Blog articles published by

Colin Tudge

Bring back metaphysics, or: The art of the unknowable

The “ultimate questions”  Metaphysics asks what many have called “the ultimate questions” – which sounds pretty impressive, and is. But although these metaphysical questions are clearly so important and ever-present, and indeed are at the root and at the heart of all bona fide religions, metaphysics as an independent discipline has largely gone missing. And … Read more

Green Economic Democracy: in place of “isms”

A (fairly long) shopping list of what seem to be promising ideas.

It’s a huge mistake to treat economists as gurus

Economists are wont to cluster in think tanks and pop up on television to explain not only what is wrong with the economy but what is wrong with the world in general. In other words, because they are good at what they do and are wont to dazzle us with jargon and acronyms and mathematical … Read more

Algorithms, ideologies, and principles

The belief that economics can be a science has led many an economist to search for the economic equivalent of E=Mc2 or the elusive Grand Unified Theory; a search for huge if not quite all-embracing truths that can be expressed as mathematical algorithms or, more simply, as slogans. Examples include Karl Marx’s “the workers must … Read more

Economics is not and cannot be a science – and science is not the royal road to truth

As the Cambridge economist Joan Robinson (1903-1983) put the matter in 1962 in Economic Philosophy:  “All along [economics] has been striving to escape from sentiment and to win for itself the status of a science … [but] … lacking the experimental method, economists are not strictly enough compelled to reduce metaphysical concepts to falsifiable terms … Read more

The brief ascendency of Kwasi and Liz

A cautionary tale for all humankind for all time. Truly, Kwasi and Liz are the stuff of legend. If they had lived deep in antiquity they would still be remembered in fables and folk-tales, not as role models but as a warning to us all. For besides trashing the British economy in a few brief … Read more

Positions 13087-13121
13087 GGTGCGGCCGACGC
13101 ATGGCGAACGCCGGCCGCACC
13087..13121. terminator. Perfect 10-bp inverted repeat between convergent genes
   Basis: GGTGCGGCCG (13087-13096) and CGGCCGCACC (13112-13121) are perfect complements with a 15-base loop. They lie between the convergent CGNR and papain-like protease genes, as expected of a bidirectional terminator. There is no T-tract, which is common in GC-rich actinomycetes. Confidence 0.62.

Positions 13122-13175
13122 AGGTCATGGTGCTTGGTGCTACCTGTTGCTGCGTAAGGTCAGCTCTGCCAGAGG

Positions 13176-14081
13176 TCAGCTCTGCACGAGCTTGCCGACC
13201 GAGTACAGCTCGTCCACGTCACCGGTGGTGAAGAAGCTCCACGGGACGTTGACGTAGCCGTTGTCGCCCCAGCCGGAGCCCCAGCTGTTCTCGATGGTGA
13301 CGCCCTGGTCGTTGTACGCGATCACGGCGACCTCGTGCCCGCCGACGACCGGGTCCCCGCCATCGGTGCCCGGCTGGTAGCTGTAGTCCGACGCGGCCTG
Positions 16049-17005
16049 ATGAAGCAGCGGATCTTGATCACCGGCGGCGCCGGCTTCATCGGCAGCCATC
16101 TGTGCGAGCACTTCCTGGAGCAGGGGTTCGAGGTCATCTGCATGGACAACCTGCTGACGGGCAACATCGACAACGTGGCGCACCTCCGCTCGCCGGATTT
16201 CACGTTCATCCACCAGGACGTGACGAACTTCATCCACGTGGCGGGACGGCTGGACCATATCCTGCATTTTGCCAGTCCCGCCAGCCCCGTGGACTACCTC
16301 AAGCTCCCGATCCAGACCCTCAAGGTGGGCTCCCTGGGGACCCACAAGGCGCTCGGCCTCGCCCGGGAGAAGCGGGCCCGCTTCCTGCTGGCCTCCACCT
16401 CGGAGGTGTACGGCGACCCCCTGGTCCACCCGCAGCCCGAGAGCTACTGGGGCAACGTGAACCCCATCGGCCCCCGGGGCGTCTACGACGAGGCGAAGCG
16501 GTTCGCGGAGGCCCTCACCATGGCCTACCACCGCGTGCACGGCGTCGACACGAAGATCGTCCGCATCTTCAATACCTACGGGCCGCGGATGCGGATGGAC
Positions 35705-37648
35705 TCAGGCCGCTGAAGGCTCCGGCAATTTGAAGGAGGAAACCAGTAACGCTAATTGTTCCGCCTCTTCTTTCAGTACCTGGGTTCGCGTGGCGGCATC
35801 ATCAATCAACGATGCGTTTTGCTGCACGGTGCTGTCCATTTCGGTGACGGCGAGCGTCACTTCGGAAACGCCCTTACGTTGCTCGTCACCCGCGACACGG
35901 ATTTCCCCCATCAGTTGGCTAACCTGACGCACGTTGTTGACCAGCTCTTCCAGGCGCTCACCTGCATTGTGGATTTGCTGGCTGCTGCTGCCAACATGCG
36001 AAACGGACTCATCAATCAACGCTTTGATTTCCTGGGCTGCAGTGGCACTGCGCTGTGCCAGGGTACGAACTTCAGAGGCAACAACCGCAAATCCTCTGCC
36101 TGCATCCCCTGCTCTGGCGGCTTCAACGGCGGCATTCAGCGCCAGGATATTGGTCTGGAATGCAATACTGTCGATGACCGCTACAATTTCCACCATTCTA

A Philosophy of Technology

E. F. Schumacher coined the felicitous expression “appropriate technology” in Small is Beautiful in 1973; and what is appropriate, I would say, is whatever helps to improve the lives and long-term prospects of all humanity and of the natural world. As always, though, what we really need (and what most people would surely prefer?) and … Read more

Governments must be on our side: the absolute importance of democracy

Given that in practice we probably do need governments we need, first, to ask what we want those governments to do; secondly, to ensure that we install the kinds of governments we think we need; and, thirdly – and at least equally important – ensure that we can get rid of governments that fail to … Read more

Do we need governments at all?

Tolstoy no less in his essay “On Anarchy” in 1900 asked whether we need government at all and concluded that on the whole we would be better off without – provided we, people at large, take responsibility for our own actions and behave as moral beings:  “The Anarchists are right in everything; in the negation … Read more

What the mind-shift entails

My excellent friend Ziauddin Sardar – a former colleague from New Scientist and now founder and editor of Critical Muslim – has summarized the mind-shift that’s needed as follows:  “We need to move from disciplinary enclaves to integration of knowledge. This journey begins with the acknowledgement of (a) the limitation of disciplinary perspectives that cannot … Read more